2 Aug 2021
Grazing by livestock is an increasing and unmanaged threat to the biodiversity and ecosystem service of the most protected areas and considered an immediate priority for action. In the mountain region of Ethiopia including areas around protected areas, livestock production is the primary and most widespread activity among local people. Grazing of these animals takes place without any regulation and may have strong negative effects on biodiversity and ecosystem service. Maintaining the health and productivity of grazing lands by controlling the livestock stocking rate to remain within carrying capacity is of significance to ensure sustainable management of grazing lands ecosystems (Cheng et al., 2017; Mersha et al., 2019).
In addition, understanding livestock carrying capacity (CC) and stocking rate (SR) provide evidence to support decision making over suitable sustainable management decisions. Despite the importance of understanding CC and SR of a significant area of the priority areas to support the development conservation compatible livestock production which is very crucial to protect biodiversity and ecosystem services that protected areas provide, there have been only a handful of studies from Ethiopia. Of these studies, only minor attention was paid to determine livestock CC and SR in the protected areas of Ethiopia. The only study cited along this line is that of Vial et al. (2010) and Gidey et al. (2018) that assess the livestock CC and SR in areas inside the parks. However, it would be meaningless to conduct the study in areas inside the park without considering the areas used by the same animals outside the park. Yet, the determination of the CC and SR of an area inside the park and areas used by the same animals outside the parks are lacking. Absence of adequate study prevents timely management and conservation decisions that could help to protect biodiversity and ecosystem services provided by the parks and buffer zone areas. Therefore, this study will be designed:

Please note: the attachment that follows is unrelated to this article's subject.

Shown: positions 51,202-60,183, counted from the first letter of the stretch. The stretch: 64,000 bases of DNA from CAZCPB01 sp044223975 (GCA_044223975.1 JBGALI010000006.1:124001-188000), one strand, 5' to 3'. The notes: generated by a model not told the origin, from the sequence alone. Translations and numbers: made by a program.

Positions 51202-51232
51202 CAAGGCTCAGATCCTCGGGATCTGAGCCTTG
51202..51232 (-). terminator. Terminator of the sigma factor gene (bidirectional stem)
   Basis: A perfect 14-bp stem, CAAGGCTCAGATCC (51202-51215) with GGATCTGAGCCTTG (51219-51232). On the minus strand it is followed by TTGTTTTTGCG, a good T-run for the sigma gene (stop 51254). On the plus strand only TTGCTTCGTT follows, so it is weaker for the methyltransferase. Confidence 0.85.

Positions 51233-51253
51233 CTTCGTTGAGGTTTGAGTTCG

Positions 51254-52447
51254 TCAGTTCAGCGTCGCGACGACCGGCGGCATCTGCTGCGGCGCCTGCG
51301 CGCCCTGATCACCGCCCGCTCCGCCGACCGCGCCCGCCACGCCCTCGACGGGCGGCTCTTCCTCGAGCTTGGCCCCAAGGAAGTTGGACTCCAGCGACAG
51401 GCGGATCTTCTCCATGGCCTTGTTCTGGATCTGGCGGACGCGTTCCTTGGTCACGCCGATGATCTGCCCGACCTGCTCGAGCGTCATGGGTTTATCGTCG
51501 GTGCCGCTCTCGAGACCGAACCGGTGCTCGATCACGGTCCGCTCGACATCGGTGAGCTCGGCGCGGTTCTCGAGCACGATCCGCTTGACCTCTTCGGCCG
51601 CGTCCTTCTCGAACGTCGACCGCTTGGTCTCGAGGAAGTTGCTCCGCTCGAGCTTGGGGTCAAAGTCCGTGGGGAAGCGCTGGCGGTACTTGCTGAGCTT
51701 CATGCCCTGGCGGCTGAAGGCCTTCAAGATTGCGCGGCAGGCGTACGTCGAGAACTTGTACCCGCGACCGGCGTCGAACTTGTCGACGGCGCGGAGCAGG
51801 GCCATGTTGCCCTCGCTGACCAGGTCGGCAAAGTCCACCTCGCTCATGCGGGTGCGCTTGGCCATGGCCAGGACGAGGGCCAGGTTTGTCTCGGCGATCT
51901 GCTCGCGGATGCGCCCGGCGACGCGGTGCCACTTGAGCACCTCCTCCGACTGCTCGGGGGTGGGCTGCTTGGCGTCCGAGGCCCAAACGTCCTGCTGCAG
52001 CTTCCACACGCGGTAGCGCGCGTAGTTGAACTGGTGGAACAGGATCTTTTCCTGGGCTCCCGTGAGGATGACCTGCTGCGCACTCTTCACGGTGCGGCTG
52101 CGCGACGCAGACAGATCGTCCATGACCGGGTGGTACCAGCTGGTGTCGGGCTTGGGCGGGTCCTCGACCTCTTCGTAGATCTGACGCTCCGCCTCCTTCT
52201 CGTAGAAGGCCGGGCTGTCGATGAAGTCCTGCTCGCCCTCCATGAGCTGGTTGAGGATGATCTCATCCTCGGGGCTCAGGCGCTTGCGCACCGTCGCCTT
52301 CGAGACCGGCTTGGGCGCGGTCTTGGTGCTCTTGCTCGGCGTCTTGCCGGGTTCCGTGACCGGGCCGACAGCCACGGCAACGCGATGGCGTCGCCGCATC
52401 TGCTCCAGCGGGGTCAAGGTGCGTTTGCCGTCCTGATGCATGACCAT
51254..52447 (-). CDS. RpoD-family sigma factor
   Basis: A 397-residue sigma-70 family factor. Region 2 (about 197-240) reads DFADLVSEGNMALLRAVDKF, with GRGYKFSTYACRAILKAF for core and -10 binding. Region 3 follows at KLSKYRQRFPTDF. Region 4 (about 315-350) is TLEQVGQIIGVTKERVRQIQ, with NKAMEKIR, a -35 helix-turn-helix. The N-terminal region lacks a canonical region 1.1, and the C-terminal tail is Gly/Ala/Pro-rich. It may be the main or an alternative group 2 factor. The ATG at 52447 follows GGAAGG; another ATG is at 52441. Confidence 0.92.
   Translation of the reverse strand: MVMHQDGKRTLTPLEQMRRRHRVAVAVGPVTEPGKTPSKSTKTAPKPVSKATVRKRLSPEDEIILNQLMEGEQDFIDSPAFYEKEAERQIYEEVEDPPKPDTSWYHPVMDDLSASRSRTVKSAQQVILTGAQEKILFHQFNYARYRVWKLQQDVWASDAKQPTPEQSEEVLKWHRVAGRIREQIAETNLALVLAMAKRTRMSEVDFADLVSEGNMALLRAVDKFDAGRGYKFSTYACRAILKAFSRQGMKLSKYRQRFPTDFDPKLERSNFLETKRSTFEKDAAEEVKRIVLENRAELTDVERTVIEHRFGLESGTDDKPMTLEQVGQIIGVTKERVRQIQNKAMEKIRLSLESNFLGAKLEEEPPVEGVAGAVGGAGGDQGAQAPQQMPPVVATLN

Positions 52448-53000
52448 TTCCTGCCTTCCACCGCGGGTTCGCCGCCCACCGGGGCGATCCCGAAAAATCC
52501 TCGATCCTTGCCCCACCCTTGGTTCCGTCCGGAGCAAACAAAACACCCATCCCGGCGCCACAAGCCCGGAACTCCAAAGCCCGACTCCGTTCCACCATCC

(1) to determine the carrying capacity of grazing lands in the areas used by the communities in Tena, Degeluna-Tijo, Shirka, and Lemu-Bilbilo districts including Galama Mountains of Arsi Mountains National Park, Ethiopia by considering herbivores wildlife;
(2) to determine the stocking rates of livestock in the areas used by the communities in Tena, Degeluna-Tijo, Shirka, and Lemu-Bilbilo districts including Galama Mountains of Arsi Mountains National Park, Ethiopia; and
(3) to assess socio-economic factors that drive the communities in Tena, Degeluna-Tijo, Shirka, and Lemu-Bilbilo districts to graze their livestock in the Galama Mountains of Arsi Mountains National Park, Ethiopia